With ESPN’s recent “The Last Dance” putting Michael Jordan back in the spotlight and creating in a new generation of MJ fans, it should come as no surprise that bidding on Jordan’s 1996 Mercedes-Benz S-Class S600—which can be seen in the documentary—is rising higher than His Airness lifting off from the foul line.
An ordinary 1996 Mercedes-Benz S-Class S600—meaning one without ties to arguably the greatest basketball player to roam the planet—carries an average value of $36,600 in #1 (Concours) condition. Jordan’s S600, modified by Lorinser, has already received more than 170 bids on eBay, and its price has skyrocketed past $200,000 with nearly five days remaining in the auction. Bidding closes on August 23 at 3 p.m. ET.
Selling through the Beverly Hills Car Club, the MJ M-B had a starting price of $23, in honor of Jordan’s original jersey number with the Chicago Bulls, a team he led to six championships.
Beverly Hills Car Club owner Alex Manos, who grew up as a Jordan fan, calls the car “the Holy Grail of Michael Jordan memorabilia.” He says in the eBay description that driving the Mercedes “will get you in touch with your inner Michael Jordan, stepping into his world and feeling his energy and power.”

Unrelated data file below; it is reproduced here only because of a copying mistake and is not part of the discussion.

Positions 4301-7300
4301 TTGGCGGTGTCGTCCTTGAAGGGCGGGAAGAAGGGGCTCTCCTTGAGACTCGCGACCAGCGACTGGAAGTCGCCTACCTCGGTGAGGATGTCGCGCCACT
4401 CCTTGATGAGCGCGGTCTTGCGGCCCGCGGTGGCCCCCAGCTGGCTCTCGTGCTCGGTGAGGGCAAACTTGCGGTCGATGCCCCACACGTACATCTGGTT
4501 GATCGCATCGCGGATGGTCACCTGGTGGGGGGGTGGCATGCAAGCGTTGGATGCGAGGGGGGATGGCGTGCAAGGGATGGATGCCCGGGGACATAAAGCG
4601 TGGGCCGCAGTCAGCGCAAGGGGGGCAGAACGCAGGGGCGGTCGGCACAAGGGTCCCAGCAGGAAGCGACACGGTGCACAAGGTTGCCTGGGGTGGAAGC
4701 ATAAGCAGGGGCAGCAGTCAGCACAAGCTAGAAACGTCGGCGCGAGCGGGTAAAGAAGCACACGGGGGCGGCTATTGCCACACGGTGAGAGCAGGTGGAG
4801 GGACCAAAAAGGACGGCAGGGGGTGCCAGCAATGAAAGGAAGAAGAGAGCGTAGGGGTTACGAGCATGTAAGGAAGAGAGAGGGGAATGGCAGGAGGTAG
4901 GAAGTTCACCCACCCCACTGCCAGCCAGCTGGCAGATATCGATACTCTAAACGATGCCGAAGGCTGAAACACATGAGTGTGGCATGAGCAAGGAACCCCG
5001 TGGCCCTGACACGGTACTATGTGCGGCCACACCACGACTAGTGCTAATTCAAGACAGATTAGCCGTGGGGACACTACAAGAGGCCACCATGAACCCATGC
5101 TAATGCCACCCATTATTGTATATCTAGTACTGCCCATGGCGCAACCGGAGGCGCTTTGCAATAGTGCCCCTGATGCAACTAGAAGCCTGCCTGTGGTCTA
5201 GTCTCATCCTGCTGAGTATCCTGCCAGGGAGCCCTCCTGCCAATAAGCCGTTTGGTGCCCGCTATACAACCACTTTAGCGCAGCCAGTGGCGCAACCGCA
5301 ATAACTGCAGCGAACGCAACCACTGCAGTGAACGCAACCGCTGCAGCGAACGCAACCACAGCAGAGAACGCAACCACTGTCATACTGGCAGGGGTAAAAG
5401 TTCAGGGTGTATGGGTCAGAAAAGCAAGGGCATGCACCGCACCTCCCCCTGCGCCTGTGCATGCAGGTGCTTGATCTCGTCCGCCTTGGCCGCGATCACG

We don’t know if the car possesses those magical qualities, but it is certainly impressive. Offered in its original color combination of metallic navy deep blue with a beautiful gray interior, it comes with a clean Carfax and is equipped with an automatic transmission, air conditioning, heated seats, cruise control, dual airbags, power windows, power steering, power mirrors, power seats, power sunroof, power tilt steering wheel, power mirrors, four-wheel disc brakes, Lorinser chrome wheels, and jack.
When you turn on the S600’s phone, Jordan’s name appears on the dash screen.
The rear-wheel-drive Benz is powered by a 6.0-liter, 48-valve V-12 paired to an automatic transmission. It has 157,085 miles on the clock.
Beverly Hills Car Club doesn’t mention how long Jordan owned the car or where it went after he let it go. Not that any of that matters. Bottom line: it belonged to Michael Jordan, which makes it a slam dunk.